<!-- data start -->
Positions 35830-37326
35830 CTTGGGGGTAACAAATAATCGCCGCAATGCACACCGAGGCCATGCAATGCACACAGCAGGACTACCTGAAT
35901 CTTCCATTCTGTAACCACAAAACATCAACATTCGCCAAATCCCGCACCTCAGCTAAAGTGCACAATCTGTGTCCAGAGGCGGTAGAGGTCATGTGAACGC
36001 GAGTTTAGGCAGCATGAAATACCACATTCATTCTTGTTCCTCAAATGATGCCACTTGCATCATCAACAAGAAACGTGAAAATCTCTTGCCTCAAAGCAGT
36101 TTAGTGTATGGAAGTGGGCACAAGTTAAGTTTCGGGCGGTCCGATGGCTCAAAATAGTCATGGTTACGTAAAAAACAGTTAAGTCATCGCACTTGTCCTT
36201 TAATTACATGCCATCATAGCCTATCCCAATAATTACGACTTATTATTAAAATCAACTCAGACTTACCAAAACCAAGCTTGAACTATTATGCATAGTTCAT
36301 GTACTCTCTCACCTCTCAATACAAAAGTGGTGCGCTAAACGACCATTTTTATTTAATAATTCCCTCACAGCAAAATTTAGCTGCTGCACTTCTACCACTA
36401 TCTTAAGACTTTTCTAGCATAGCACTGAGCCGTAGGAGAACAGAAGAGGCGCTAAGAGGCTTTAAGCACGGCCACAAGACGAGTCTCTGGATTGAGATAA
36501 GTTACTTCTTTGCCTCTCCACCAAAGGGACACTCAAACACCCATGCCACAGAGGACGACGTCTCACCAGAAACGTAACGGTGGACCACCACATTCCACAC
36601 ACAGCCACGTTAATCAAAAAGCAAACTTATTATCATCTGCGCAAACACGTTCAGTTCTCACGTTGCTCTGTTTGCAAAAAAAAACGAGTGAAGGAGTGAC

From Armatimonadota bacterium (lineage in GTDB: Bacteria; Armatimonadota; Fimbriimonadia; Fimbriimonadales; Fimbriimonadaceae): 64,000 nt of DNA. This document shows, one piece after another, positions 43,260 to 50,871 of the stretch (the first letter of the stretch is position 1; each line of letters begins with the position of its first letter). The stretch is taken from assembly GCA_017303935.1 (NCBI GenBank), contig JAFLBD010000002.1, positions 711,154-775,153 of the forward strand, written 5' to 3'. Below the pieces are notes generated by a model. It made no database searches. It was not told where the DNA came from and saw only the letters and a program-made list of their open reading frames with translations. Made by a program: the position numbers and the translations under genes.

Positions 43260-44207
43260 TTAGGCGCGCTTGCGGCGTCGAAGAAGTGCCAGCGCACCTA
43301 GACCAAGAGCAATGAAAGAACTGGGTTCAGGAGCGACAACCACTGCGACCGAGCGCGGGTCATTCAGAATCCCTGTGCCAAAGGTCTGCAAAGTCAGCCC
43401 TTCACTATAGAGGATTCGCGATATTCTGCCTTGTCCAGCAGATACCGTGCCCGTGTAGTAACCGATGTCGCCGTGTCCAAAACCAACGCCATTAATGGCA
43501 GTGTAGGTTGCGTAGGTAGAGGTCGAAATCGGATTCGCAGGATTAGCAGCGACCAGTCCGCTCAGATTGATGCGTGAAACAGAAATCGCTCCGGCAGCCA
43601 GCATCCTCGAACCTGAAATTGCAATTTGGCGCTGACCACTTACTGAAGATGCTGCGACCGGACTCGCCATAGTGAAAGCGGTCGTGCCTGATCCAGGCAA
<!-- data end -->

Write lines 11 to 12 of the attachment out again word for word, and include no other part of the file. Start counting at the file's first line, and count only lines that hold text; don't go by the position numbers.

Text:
From Armatimonadota bacterium (lineage in GTDB: Bacteria; Armatimonadota; Fimbriimonadia; Fimbriimonadales; Fimbriimonadaceae): 64,000 nt of DNA. This document shows, one piece after another, positions 43,260 to 50,871 of the stretch (the first letter of the stretch is position 1; each line of letters begins with the position of its first letter). The stretch is taken from assembly GCA_017303935.1 (NCBI GenBank), contig JAFLBD010000002.1, positions 711,154-775,153 of the forward strand, written 5' to 3'. Below the pieces are notes generated by a model. It made no database searches. It was not told where the DNA came from and saw only the letters and a program-made list of their open reading frames with translations. Made by a program: the position numbers and the translations under genes.

Positions 43260-44207